Braedon Flynn: 18:45 Yeah. It's always funny the what you were saying like taking yourself too seriously when you think about wedding photography and when there's people who are like really famous as a wedding photographer. He was like, but just remember your wedding photographer and that sort of thing and you

Rebecca Yale: 19:01 know, it's funny. I feel like there is a little bit like having the celebrity wedding photographers that are starting to happen a little bit of a back side to that culture of like again, like we have to remember what we're there for that like I especially when I moved out to California, I found it way more than you work have. Like these workshop dog refers who we're taking all these workshops weren't actually spending the time to learn how to tell a story and we're just learning how to take a pretty photo and nothing more than a pretty photo and so much more than pretty photos. And I had a second shooter way, long time ago that I asked him or her not going to call anyone out to shoot some cocktail, just like a, like Robin grants. Um, while I was shooting the couple and details and the person came back to me and was like, after five minutes he was like, I'm done.

Rebecca Yale: 19:44 And I was like, there's 200 people out there, what do you mean you're done? They're like, oh, I thought I like, I got everything. Like this is boring. Like I got a few, it's fine. And I was like, are you kidding me? Like go back out there and do it in person was like, stuff like I wouldn't like why am I doing this? And I was like alright, I'm gonna if I fired them it was, it was awful. But I just like, we are never are they actually. And they told me too that like I said for a photo and they didn't want to take it. So when they just pretended to take it and I was like, that couple is going to ask me for that photo and you are not going to have it in your gallery. Like what are you thinking? And it just, it blew my mind.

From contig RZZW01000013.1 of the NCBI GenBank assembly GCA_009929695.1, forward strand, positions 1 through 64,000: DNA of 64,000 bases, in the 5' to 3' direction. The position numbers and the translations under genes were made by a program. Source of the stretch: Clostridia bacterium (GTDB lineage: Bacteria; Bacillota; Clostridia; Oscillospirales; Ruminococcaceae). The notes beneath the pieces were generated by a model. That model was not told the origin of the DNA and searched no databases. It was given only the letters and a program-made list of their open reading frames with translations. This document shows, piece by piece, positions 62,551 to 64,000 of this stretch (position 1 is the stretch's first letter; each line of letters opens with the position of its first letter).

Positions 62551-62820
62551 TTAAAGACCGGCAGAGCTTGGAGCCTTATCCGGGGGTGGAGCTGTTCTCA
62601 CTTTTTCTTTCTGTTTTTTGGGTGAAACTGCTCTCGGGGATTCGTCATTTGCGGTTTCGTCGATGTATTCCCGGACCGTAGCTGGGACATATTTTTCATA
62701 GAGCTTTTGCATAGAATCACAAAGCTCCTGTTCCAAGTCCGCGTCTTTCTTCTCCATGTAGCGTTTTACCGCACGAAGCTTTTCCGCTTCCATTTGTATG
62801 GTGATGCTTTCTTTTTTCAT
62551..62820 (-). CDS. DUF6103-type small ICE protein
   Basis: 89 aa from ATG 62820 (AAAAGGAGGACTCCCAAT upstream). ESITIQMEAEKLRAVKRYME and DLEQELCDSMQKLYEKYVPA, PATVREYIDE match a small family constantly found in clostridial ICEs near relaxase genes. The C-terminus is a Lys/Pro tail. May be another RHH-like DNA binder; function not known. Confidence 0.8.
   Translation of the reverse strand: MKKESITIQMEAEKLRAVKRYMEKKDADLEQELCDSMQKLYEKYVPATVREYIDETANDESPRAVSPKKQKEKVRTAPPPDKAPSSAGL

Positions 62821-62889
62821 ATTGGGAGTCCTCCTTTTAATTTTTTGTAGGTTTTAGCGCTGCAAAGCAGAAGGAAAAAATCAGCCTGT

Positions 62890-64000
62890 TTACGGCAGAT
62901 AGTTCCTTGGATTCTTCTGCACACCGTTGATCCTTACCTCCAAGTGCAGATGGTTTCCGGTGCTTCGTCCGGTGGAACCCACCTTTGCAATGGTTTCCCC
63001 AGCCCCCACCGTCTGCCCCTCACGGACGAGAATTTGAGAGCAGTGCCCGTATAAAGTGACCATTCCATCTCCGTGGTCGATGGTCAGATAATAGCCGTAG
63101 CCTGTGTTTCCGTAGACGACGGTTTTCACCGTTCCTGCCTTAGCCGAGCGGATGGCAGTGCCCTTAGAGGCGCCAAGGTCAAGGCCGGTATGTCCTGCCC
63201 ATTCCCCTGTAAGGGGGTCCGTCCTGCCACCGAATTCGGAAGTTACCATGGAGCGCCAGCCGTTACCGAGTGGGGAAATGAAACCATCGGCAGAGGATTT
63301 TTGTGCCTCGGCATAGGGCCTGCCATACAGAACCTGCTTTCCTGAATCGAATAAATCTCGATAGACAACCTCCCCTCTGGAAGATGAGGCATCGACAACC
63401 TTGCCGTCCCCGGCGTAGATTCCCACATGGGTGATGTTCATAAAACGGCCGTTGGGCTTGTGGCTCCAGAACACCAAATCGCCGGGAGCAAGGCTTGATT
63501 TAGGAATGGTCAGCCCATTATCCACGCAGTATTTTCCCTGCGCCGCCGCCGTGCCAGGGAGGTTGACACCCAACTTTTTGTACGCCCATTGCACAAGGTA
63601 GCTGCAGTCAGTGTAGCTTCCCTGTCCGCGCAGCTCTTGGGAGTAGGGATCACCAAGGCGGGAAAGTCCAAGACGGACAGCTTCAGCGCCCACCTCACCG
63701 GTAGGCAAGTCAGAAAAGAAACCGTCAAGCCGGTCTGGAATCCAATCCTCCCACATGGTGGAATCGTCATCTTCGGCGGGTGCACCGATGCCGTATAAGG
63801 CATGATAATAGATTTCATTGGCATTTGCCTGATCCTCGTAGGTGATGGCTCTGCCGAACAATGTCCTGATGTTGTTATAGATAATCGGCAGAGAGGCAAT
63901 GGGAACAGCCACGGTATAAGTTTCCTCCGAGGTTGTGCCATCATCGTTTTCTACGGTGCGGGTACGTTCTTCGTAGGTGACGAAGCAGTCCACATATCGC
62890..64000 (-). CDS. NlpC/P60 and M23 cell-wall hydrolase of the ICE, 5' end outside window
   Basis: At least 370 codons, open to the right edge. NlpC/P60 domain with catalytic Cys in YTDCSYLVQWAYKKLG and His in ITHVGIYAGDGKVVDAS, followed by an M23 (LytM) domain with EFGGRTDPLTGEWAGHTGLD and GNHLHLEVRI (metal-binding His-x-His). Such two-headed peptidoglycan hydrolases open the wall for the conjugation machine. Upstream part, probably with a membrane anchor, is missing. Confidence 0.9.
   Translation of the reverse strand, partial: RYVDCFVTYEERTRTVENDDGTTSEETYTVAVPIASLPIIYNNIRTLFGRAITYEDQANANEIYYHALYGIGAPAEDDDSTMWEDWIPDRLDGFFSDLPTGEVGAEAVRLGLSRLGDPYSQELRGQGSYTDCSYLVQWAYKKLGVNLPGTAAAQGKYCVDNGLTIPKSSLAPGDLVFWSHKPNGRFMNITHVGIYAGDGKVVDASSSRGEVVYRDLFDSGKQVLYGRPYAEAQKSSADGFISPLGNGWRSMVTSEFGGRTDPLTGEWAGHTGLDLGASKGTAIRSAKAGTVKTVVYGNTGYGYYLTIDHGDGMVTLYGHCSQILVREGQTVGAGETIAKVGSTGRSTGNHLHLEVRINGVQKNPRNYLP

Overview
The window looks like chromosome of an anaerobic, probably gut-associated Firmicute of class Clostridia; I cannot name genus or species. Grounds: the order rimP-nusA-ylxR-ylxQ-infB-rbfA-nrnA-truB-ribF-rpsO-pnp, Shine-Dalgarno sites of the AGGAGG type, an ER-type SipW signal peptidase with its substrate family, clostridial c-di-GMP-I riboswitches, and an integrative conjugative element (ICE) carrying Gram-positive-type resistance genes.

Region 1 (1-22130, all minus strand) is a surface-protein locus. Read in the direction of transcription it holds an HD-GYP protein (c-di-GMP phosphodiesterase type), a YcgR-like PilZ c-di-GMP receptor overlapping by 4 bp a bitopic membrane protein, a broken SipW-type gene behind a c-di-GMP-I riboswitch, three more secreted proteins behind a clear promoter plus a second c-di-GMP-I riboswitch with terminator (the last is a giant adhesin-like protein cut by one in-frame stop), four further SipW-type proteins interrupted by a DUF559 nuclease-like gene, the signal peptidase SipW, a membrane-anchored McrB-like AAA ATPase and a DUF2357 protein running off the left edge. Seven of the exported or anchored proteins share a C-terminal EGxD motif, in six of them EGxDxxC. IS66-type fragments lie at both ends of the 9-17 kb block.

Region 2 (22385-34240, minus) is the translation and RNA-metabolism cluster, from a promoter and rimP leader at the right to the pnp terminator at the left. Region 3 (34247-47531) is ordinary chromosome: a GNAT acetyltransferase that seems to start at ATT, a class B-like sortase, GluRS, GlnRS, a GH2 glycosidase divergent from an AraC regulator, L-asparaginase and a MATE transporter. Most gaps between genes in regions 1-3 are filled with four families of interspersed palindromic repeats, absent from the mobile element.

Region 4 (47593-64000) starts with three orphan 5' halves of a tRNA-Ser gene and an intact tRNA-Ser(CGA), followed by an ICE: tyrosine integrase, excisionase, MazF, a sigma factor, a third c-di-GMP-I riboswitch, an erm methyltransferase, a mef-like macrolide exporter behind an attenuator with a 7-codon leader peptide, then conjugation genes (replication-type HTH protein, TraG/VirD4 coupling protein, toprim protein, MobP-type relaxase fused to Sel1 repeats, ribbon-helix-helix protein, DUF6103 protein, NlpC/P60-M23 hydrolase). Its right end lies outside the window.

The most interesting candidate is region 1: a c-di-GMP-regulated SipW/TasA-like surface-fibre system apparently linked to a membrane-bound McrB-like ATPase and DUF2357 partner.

Rebecca Yale: 20:19 It was one of my first weddings in California and I was just like, oh my God, I'm, we're not above anything at the end of the day. Like. And I used to do photography at Nyu my whole four years there I was. Skeletons, events photographer. You're, we're not above anything. Like get over your ego, get over yourself, take the photo to your client wants. It's not. You don't have to show it. Like if your groom, what? I've had so many rooms, lobbies like awful photos, but I'm like Oh God, please do not post this and tagged me in it, but I'm going to take it for them. Like just ego needs to be out of way and I feel like anyone, like the most famous people will tell you that that's why they got famous. That's why they're good.

Braedon Flynn: 20:53 Exactly, exactly. One, something you and I have talked about before in an other conversation is being financially savvy and knowing your numbers. Can you talk about that and sort of and what do you, I guess, what do you do and what are you looking at and what are you. What are the pitfalls? You see?

Rebecca Yale: 21:09 Yeah. I think that's so interesting. I think so many people are getting into this without any business plan in their head and if you don't see yourself as a business person, then so many people were like, oh, like I want to be. I mean, forget weddings. I want to be a photographer. You don't think of yourself as being a small business and you are in. You need to pay ty had it like a two hour call with my accountant yesterday. Now that I'm getting into education stopped like it complicates things and I'm like, oh joy, but you need to. You need to have a plan and you need to be smart. When I work with my mentee is one of the things I do. I do a whole. One of my whole sessions is all about finances and your business plan and how you're getting business and how you're keeping it.